Buffy the Vampire Slayer

Where Are They Now? Buffy the Vampire Slayer

UPDATED 12/03/2007 at 01:00 AM EST Originally published 12/03/2007 at 01:00 AM EST

When Buffy the Vampire Slayer debuted on the WB in 1997, not even creator Joss Whedon thought it would last long. "I wrote the first season finale as a series finale, just in case," he says. Instead, the series (based on a 1992 movie) about demon-battling high-schoolers kicked undead butt for seven seasons, attracting a loyal audience with its witty dialogue, plentiful action and relatable heroine. Star Sarah Michelle Gellar sums up Buffy's appeal: "She wasn't the smartest girl in school, she wasn't the prettiest or the most popular, but she was confident." And no one was worried about a few bruises. "Fighting was fun," says Michelle Trachtenberg. "They gave me rubber stakes because I can't be trusted with weapons. I'm a bit of a klutz!"


Her Buffy highlight? "Meeting my husband"—actor Alexis Denisof, who joined the show the third season. Hannigan, 33, whose Buffy character came out as a lesbian in a landmark 2000 episode, segued to the CBS comedy How I Met Your Mother. "I feel so lucky to have success twice."

"I had lunch with George Lucas! I took him and his daughter on a set tour," he recalls. "That was cool." After Season 3, Boreanaz, 38, got his own spinoff, Angel. These days he stars on the Fox drama Bones.

Little-known secret: Carpenter's husband, Damian Hardy, "played a vampire and got staked by Sarah" in one episode. These days, Carpenter, 37, relishes family life with Hardy and son Donavan, 4.

She was 14 when she joined the show in 2000 as Buffy's little sis—and recalls Whedon and Gellar making her read the Harry Potter books for magical background. Now 22, she costars in the upcoming movie Kids in America.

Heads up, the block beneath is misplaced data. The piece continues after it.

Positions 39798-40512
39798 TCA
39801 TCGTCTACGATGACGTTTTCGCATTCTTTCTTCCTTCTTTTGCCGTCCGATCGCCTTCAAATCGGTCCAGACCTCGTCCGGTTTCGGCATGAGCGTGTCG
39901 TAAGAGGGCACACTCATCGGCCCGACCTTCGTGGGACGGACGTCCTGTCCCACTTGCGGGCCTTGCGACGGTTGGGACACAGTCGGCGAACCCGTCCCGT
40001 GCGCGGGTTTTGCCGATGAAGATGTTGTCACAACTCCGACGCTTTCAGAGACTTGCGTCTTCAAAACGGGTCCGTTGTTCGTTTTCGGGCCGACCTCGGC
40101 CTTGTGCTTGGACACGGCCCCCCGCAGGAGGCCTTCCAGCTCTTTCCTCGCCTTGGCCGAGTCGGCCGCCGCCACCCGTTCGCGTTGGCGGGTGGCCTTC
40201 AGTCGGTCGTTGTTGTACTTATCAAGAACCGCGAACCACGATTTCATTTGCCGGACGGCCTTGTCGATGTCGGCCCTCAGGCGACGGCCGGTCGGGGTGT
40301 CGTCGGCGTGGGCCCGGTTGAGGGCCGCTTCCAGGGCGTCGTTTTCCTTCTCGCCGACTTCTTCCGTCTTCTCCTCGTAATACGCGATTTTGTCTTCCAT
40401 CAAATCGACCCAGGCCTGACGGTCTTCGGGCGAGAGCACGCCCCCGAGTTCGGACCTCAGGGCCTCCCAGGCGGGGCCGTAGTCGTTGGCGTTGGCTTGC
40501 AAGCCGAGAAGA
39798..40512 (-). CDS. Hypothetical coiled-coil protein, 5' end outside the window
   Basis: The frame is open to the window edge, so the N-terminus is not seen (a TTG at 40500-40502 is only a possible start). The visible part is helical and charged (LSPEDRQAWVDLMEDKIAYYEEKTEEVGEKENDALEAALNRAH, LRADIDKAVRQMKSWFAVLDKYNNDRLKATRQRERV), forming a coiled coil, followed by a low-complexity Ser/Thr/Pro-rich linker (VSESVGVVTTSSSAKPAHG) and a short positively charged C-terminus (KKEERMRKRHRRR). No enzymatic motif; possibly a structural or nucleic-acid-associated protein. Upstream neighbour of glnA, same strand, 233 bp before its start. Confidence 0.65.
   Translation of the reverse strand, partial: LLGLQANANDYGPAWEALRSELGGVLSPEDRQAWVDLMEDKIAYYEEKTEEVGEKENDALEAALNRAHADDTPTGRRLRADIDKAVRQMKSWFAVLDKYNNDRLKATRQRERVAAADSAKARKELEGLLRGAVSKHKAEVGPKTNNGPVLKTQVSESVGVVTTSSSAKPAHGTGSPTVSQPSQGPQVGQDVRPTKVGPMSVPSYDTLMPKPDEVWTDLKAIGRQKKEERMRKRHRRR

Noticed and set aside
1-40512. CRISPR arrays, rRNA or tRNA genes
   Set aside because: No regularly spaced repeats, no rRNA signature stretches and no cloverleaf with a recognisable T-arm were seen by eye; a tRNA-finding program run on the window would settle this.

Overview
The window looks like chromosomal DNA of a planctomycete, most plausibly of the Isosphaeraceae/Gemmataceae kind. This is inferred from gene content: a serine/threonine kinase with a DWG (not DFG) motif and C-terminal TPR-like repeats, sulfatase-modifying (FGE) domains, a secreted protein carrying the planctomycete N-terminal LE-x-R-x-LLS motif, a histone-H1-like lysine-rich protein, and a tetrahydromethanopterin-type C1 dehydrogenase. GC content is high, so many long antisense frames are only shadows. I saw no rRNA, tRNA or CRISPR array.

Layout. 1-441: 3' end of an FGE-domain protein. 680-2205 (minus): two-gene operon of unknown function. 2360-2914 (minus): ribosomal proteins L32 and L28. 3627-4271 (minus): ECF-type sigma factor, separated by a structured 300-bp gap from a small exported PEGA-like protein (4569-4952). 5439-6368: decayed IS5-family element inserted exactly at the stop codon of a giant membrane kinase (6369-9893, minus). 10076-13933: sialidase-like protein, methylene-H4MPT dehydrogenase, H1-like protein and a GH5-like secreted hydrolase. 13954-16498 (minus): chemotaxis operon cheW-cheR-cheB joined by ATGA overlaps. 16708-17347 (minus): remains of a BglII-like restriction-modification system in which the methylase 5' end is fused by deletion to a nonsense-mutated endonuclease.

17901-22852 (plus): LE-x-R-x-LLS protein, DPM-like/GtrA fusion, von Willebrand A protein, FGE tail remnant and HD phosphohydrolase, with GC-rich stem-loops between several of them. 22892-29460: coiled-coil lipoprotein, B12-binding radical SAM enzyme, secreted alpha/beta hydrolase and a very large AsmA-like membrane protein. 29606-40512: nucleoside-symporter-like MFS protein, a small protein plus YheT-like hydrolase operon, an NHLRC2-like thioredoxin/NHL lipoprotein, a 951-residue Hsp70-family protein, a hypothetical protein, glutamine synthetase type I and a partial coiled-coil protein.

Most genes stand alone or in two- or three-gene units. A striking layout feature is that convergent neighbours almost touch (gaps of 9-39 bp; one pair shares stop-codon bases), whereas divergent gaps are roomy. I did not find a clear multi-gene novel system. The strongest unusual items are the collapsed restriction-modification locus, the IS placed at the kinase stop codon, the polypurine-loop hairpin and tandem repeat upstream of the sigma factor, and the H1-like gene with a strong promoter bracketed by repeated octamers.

Downtime was about "goofing around," says Green, 33. "A lot of Scrabble." He's working on his animated series Robot Chicken and is guest starring on Grey's Anatomy.

The singing Brit, 53, will soon be in theaters in Sweeney Todd.


When she landed the role, "it was my first pilot season," she says. "I was so excited. Those were once-in-a-lifetime characters." And there was instant chemistry with David Boreanaz, who played Buffy's vampire love interest, Angel. "It was Romeo and Juliet—the ultimate love story." One of her favorite episodes? "Hush," which had virtually no dialogue. "We thought, 'Sweet! This is going to be easy.' It was so difficult." A bright side of life since Buffy: "Fewer injuries," says Gellar, 30. The star of movies such as The Grudge lives in New York City with her husband of five years, actor Freddie Prinze Jr. (she legally changed her last name to Prinze last month) and filmed four movies last year, including the current Southland Tales. And she's been traveling as an ambassador for the antipoverty group CARE: "It's a lot of learning."


In Season 6, Buffy creator Joss Whedon wrote a musical episode—a lifelong dream. "I was always a big Sondheim fan," he says. Inspired by regular cast and crew jam sessions at his house, Whedon says, "I realized we had some talent." With songs like "I'll Never Tell" and "Going Through the Motions," the episode has a cult following—sing-along screenings drew costumed fans until licensing problems recently forced a shutdown.

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